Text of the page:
You’ll thank me for it.


  1. Braiiiins.


  2. I bloody will now.


  3. I’m so glad that I’m not the only zombie fan to share your view, Mikko. An excellent editorial and I agree with you 100%. I’m at the stage now that whenever I see the word “Braaaaaaains!” I just cringe. It’s not clever and it’s not funny.


  4. […] of the Lead Zombies and Miniature Wargaming « Enough with the braaaaains! Electronic goodness October 1, […]


  5. I have seen it suggested that although eating brains was seen in ‘RotLD’ zombies eating brains and even chanting ”Brainnnnssss” in popular culture can be traced to;
    The Simpsons Season four Episode five Treehouse of Horror 3 “Dial Z for Zombie”
    . This has been repeated constantly since ,1992 plenty of time to seep into the collective unconscious and become accepted.
    As you said ”Return” was a fairly obscure whereas the Simpsons are mainstream culture.


    • Thanks for the comment, Steve! That’s a really interesting note. Will definitely have to look into that, since that sounds like a very reasonable theory. My beloved Simpsons, are you to blame…oh my!


  6. Full agree, although I like the idea of Markus Heitz’s audiobook “Fetzer – You’re undead, you’re a star!” where the more intelligent zombies go for the brains and the everyday zombie does not bother breaking open a hard skull when there is tasty flesh all over the rest of the body that can be reached with less effort and just bites into anything that comes into the reach of his teeth.

    The Twilight thing had me laughing at first, until I realized “The kids nowadays grow up with this crap – they actually don’t know better”… I wonder when the first vampire halloween costume will come out that has rhinestones packaged with it.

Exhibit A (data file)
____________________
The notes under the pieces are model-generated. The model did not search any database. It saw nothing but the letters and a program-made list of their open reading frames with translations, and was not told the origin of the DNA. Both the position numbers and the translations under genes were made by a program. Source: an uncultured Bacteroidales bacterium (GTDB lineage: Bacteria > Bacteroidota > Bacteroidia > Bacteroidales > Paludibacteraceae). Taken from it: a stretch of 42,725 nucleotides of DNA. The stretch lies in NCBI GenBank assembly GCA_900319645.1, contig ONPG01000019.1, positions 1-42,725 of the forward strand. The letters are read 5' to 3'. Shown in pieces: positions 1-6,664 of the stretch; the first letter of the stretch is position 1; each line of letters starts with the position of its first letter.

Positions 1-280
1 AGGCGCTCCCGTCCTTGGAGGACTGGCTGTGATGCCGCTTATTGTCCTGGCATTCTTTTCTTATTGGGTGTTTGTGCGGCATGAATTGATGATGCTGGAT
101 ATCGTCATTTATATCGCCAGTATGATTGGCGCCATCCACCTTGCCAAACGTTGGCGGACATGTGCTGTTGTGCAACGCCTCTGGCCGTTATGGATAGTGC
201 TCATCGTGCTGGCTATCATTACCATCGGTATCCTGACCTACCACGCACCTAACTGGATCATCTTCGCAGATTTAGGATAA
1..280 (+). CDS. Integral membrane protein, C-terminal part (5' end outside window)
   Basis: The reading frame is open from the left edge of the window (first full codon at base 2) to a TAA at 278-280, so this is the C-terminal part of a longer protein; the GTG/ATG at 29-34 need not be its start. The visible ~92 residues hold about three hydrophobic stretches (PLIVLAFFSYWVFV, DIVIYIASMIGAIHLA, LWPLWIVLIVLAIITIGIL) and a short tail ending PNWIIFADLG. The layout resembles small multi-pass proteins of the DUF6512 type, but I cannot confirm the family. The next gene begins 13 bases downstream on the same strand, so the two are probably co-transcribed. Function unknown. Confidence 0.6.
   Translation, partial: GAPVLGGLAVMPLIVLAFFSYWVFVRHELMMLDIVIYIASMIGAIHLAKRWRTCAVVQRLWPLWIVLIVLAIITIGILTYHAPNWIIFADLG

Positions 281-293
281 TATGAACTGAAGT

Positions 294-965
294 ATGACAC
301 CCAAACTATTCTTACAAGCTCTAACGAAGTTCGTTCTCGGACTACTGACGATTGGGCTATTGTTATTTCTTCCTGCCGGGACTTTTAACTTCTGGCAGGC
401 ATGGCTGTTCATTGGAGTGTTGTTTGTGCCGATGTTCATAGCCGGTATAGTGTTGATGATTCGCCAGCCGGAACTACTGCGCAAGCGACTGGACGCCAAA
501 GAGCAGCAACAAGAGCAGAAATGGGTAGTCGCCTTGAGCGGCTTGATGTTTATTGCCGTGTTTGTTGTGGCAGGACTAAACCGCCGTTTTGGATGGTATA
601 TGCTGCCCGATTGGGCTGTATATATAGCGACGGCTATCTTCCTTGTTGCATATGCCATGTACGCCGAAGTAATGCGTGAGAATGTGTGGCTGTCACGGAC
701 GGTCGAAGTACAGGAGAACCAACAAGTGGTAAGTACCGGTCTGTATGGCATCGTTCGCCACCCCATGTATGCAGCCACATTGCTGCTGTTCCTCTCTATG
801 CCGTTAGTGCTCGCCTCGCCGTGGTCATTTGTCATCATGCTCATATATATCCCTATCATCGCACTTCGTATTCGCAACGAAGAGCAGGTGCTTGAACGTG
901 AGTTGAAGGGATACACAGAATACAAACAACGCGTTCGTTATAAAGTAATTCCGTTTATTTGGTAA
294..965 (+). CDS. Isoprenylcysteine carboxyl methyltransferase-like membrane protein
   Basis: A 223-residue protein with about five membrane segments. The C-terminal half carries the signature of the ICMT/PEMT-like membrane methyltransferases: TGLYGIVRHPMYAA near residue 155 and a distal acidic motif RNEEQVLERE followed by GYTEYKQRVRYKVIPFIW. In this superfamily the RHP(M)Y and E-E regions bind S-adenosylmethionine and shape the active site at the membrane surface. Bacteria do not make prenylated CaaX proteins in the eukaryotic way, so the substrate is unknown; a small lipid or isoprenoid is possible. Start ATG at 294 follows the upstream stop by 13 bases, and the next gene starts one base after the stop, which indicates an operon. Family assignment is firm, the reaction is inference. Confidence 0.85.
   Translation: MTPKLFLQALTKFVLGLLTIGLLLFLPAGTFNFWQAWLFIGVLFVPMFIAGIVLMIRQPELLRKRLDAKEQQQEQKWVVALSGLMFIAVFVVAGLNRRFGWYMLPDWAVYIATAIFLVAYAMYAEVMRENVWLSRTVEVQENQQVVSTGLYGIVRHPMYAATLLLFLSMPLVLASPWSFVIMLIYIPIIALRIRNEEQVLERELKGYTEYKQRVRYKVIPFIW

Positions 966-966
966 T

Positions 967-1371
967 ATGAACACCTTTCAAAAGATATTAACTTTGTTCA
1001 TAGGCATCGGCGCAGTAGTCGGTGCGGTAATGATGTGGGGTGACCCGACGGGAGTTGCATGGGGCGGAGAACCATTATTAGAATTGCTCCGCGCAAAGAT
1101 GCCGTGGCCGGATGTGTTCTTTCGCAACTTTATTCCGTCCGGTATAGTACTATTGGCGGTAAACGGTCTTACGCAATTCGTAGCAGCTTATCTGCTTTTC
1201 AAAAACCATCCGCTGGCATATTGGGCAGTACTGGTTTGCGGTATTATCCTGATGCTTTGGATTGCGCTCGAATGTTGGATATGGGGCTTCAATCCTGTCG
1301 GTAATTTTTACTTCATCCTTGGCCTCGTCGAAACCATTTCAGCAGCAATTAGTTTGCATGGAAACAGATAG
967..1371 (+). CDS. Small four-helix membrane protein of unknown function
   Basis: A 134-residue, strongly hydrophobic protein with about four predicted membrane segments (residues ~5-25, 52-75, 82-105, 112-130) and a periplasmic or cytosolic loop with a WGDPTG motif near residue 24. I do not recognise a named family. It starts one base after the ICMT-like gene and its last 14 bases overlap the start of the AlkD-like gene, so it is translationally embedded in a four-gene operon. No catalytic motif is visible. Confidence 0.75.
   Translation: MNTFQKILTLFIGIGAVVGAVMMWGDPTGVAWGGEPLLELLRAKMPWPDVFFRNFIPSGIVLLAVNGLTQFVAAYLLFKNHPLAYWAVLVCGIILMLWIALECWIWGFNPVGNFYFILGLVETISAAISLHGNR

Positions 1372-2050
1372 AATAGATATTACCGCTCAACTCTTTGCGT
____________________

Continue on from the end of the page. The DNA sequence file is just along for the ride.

• Hahah, that’s a nice twist on the flesh/brains question. The concept of the intelligent zombie is something I’ve always had trouble with. For me zombies are scary and effective precisely because they have no personality, but are simply inhuman, undead automatons only out to kill. Give them too much intelligence or personality and they’re no longer as effective.

      The Twilight thing might be reality, I’m afraid. There’s a screen capture circulating on the internet of a Facebook exchange between two Finnish teenage girls, going something like:

      “Hahahah tonight on MTV (Finnish tv channel): Interview with the vampire starring Tom Cruise and Brad Pitt!!! OMG That’s so funny”

      “LOL that’s so lame what a cheap Twilight/Sweeney rip-off”

      Need I say more?


  7. Interesting and intelligent post… I think the B word has gained meme status so don’t expect it to go away soon… My personal bugbear is “Nom nom nom”… until the average regular web user isn’t a 13 year-old Yank this juvenile language will stay… so give it a decade or so and it’ll be spoiled brats from China forming web culture – but then it’ll be in Chinese, the blessing being we won’t even understand it.
    See? Not half as bad.


    • Never really thought of it that way. The Chinese certainly makes it more appealing. To be honest, the idea of zombies going around saying “noooooooommmmm” does have something going for it.


  8. […] qualification required to be a published zombie novelist seems to be the ability to write “braaaaaaains“. The fact that Maberry manages to include a lot of suspense and gory action into the mix is […]